Yesterday, National Public Radio aired an hour-long discussion that set me to thinking. The gist: Every language reflects its culture, and you can’t translate from one language to another apart from the cultural setting. That has enormous implications for how we view the Bible.
Later in the day, an old Charlie Amorphous Hole News showed up on Facebook. It dealt with Bible inerrancy. I took that as an omen. Here’s an edited repeat of that post. We’ll see where it leads:
Hey Charlie, what’s up? Oh, Molly’s raggin’ me again, and it’s your fault. You wrote about inheritancy. Now Molly claims you don’t believe the Bible. You sure that wasn’t inerrancy, Charlie? I believe the Bible means what it meant to its first readers, and we don’t know a whole lot about how those readers viewed their world.
The Bible began in the late Bronze Age and continued for about 1600 years. Forty more authors, writing in Hebrew, Aramaic, and some Greek, put their words on long leather scrolls or papyrus, paper made from an Egyptian reed. Scribes hand-copied these writings over and over. Scholars eventually gathered the writings together, but the first single-volume Bible waited for Johannes Gutenberg to invent moveable type;mid-1400s A.D. First major book off Gutenberg’s press was a huge, fancy Latin Bible.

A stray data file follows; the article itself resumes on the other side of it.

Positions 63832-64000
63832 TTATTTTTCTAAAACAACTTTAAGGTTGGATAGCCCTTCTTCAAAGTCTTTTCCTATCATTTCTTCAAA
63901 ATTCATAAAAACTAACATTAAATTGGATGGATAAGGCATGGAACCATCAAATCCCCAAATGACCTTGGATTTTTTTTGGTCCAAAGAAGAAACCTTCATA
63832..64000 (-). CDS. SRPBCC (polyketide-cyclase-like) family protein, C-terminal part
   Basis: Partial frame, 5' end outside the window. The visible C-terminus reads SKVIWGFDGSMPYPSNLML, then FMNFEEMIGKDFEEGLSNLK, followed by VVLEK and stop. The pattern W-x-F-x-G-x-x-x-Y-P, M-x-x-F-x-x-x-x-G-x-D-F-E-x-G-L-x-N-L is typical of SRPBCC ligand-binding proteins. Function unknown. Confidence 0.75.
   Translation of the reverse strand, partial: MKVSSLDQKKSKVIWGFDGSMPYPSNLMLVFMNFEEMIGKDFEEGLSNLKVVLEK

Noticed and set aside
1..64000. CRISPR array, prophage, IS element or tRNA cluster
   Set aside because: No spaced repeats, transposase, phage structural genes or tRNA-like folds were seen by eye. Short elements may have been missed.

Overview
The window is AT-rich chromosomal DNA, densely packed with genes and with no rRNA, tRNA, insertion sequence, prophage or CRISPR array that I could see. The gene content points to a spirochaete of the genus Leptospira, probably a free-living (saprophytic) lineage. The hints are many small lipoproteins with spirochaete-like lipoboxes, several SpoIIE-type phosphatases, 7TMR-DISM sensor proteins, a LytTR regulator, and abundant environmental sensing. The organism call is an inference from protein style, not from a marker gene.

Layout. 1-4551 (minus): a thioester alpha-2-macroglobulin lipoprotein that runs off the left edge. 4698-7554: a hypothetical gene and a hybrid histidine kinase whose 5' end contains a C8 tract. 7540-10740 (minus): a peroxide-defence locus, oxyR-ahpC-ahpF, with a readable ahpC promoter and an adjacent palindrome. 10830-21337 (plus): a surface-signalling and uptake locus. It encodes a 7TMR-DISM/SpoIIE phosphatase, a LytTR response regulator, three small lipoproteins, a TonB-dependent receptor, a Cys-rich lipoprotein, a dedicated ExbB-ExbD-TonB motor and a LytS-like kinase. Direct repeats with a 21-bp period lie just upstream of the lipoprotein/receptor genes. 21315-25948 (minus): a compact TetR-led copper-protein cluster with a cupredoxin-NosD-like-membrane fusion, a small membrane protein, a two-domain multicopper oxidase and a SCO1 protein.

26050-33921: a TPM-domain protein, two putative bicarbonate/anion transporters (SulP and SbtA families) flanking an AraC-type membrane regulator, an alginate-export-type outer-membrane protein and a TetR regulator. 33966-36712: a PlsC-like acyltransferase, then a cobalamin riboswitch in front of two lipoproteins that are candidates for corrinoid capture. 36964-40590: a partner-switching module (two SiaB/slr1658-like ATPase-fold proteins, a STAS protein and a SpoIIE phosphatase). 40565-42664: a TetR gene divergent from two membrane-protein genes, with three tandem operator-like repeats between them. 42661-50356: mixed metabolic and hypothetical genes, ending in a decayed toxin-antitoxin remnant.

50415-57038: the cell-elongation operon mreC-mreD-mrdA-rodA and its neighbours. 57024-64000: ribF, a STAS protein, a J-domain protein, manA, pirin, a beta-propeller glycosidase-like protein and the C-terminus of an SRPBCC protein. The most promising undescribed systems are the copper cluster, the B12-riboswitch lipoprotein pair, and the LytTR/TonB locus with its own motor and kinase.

A lot of stuff happened to the Bible’s original words before they reached you and me. Claiming inerrancy is a stretch. Translating requires more than matching words; some words have no precise match in other languages. We have over 100 English versions, all a tad different. Bible teachers tell us what they think the Bible means, each with a different slant.
Toss in figures of speech, a literary device in all languages. Jesus taught in parables; so did Old Testament writers. Inerrant truth taught through non-literal language.
Hold on, said Charlie, you lost me. Soon as Molly cools down, I’ll bring her over to talk with you.
I’ll pick up on the theme next time.
Old Grandpa Lloyd